With masks gone, here’s how Covid-19 vaccination and testing may now change

Business Insider SA

  • With the last Covid-19 restrictions removed, treatment for the disease will now be integrated into standard health services, health minister Joe Phaahla said on Thursday.
  • That echoes a plan laid out by ministerial advisors earlier this month, on how to deal with coronavirus vaccination and Covid-19 treatment after special pandemic measures are dismantled.
  • Covid-19 vaccines are likely to be offered to pregnant women, those who take kids for routine shots, and in HIV and TB treatment settings.
  • Testing for the novel coronavirus will be scaled way down.
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South Africa has no more special restrictions on everyday life to deal with the novel coronavirus, no mask mandate, no limits on gatherings, and no checks at borders.

Now the special measures put in place within the healthcare sector too are due to be dismantled, bringing changes in everything from where Covid-19 vaccinations happen to how many people are tested for the disease.

Covid-19 vaccinations will be integrated into normal vaccination services, health minister Joe Phaahla said on Thursday.

That is part of the roadmap proposed by the Ministerial Advisory Committee (MAC) on Covid-19 earlier this month, covering diagnosis, prevention, and treatment of Covid-19 in a world where it is no longer an overriding priority.

"There is a need to transition from an emergency response mode towards a long-term sustainable strategy of managing Covid-19, which requires deployment of resources over time, and balancing ongoing Covid-19 commitments against the many other priorities that were put on hold to deal with the pandemic," the advisory group told Phaahla.

Special pandemic measures drew staff and resources away from everyday medical needs, the advisors said. And setting up a special vaccine site meant Covid-19 vaccines were not offered in places where the people at highest risk could be reached, such as HIV and TB treatment clinics.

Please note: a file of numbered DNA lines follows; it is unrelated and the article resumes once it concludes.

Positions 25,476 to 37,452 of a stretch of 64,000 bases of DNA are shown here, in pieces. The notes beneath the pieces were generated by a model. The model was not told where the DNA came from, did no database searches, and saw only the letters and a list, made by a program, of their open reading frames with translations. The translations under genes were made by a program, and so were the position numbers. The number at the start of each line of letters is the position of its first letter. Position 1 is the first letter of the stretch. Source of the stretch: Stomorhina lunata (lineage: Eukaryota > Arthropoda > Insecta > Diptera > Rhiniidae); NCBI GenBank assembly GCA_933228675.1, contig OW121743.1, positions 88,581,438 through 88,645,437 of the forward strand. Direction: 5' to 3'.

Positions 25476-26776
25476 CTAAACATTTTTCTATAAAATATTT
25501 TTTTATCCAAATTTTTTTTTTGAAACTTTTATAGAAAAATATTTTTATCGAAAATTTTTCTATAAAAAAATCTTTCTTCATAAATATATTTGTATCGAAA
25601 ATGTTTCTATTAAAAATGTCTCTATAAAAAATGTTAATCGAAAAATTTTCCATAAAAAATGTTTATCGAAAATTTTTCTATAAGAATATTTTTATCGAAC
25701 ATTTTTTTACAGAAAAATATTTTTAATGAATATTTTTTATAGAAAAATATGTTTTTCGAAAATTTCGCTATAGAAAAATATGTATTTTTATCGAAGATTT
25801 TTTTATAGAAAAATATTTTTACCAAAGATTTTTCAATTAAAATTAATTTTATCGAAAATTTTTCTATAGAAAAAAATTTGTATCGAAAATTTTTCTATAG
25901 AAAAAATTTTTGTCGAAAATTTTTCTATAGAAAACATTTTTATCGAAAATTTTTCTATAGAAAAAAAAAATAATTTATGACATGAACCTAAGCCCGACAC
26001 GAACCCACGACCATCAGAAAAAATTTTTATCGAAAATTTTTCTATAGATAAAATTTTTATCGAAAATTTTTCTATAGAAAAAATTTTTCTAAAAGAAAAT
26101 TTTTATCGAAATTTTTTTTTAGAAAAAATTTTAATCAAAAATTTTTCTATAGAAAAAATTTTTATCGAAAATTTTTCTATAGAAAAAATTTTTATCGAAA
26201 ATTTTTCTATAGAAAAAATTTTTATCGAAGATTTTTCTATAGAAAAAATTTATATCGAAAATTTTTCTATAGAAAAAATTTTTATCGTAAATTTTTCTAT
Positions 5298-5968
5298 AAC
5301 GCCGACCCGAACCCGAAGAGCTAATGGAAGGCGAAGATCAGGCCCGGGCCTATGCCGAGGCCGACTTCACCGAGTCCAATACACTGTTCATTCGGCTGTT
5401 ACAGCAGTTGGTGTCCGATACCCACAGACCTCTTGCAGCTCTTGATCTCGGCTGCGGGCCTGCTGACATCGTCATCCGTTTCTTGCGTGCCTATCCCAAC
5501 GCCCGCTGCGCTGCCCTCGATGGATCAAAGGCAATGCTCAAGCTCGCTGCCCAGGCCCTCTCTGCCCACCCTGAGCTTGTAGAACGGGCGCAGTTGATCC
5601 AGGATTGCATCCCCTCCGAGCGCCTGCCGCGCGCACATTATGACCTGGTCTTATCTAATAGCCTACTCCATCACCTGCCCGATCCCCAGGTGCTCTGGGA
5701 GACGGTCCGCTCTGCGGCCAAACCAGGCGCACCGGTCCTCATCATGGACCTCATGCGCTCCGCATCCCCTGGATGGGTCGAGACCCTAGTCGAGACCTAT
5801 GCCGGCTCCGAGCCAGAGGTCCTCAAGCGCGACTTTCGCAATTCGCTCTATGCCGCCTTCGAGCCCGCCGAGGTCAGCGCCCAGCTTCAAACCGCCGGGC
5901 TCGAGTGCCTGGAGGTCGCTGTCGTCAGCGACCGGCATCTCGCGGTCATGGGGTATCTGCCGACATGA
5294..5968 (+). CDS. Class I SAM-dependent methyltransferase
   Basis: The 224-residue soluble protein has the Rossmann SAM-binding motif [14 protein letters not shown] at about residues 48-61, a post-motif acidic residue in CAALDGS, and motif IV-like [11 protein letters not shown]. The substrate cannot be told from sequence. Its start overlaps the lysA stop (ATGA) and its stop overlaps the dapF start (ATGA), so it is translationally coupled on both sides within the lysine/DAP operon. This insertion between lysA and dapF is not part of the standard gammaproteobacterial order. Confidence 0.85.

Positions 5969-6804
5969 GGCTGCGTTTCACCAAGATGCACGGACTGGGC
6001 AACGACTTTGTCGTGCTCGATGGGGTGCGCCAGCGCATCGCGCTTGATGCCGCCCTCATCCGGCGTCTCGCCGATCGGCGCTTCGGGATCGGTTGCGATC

To deal with Covid-19 in the long term, the MAC recommended spending money on genomic surveillance – to detect new variants – rather than testing people without symptoms, a measure intended to reduce transmission by getting infected people to self-isolate.

Testing will be further downgraded if the group's advice is followed on dropping routine testing for those who go into hospital.

"Patients admitted to hospital for reasons other than suspected Covid-19 should only be tested if the symptoms suggestive of Covid-19 are reported," said the MAC.

If a new wave of Covid-19 requires boosters, there should be a plan to quickly offer those shots via schools and "private sector outlets", the group said. But routine vaccination should be done via primary health clinics, and clinics that deal with HIV and TB, as well as antenatal services. 

"This provides unique opportunities to reach high risk populations, including those over 60 years, those with co-morbidities, the immunocompromised including people living with HIV, and pregnant women."

Vaccines should also be offered to the adults who accompany children to clinics, the MAC said, including when those children are brought in for their routine immunisations.

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